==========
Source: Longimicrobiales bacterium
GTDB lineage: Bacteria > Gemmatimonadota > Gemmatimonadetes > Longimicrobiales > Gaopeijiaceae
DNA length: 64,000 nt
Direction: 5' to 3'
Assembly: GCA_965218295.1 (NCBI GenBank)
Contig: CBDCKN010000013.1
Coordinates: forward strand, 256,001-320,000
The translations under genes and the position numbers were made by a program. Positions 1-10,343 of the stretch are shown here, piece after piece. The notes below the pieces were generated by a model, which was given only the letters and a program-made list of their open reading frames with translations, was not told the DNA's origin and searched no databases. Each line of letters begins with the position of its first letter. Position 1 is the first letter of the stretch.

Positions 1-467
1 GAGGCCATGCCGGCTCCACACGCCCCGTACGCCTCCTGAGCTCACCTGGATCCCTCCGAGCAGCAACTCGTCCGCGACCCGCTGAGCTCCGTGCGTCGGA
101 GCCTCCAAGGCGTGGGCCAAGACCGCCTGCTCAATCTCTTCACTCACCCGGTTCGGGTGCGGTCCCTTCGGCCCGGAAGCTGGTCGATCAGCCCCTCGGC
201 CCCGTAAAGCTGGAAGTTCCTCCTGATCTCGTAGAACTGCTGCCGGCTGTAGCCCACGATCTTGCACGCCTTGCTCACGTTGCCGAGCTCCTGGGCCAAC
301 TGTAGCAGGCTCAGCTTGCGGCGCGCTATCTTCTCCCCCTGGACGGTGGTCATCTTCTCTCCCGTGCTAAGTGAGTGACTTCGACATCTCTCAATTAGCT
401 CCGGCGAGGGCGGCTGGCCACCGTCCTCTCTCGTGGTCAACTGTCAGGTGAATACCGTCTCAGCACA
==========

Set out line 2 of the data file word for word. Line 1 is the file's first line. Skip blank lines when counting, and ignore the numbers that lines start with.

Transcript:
GTDB lineage: Bacteria > Gemmatimonadota > Gemmatimonadetes > Longimicrobiales > Gaopeijiaceae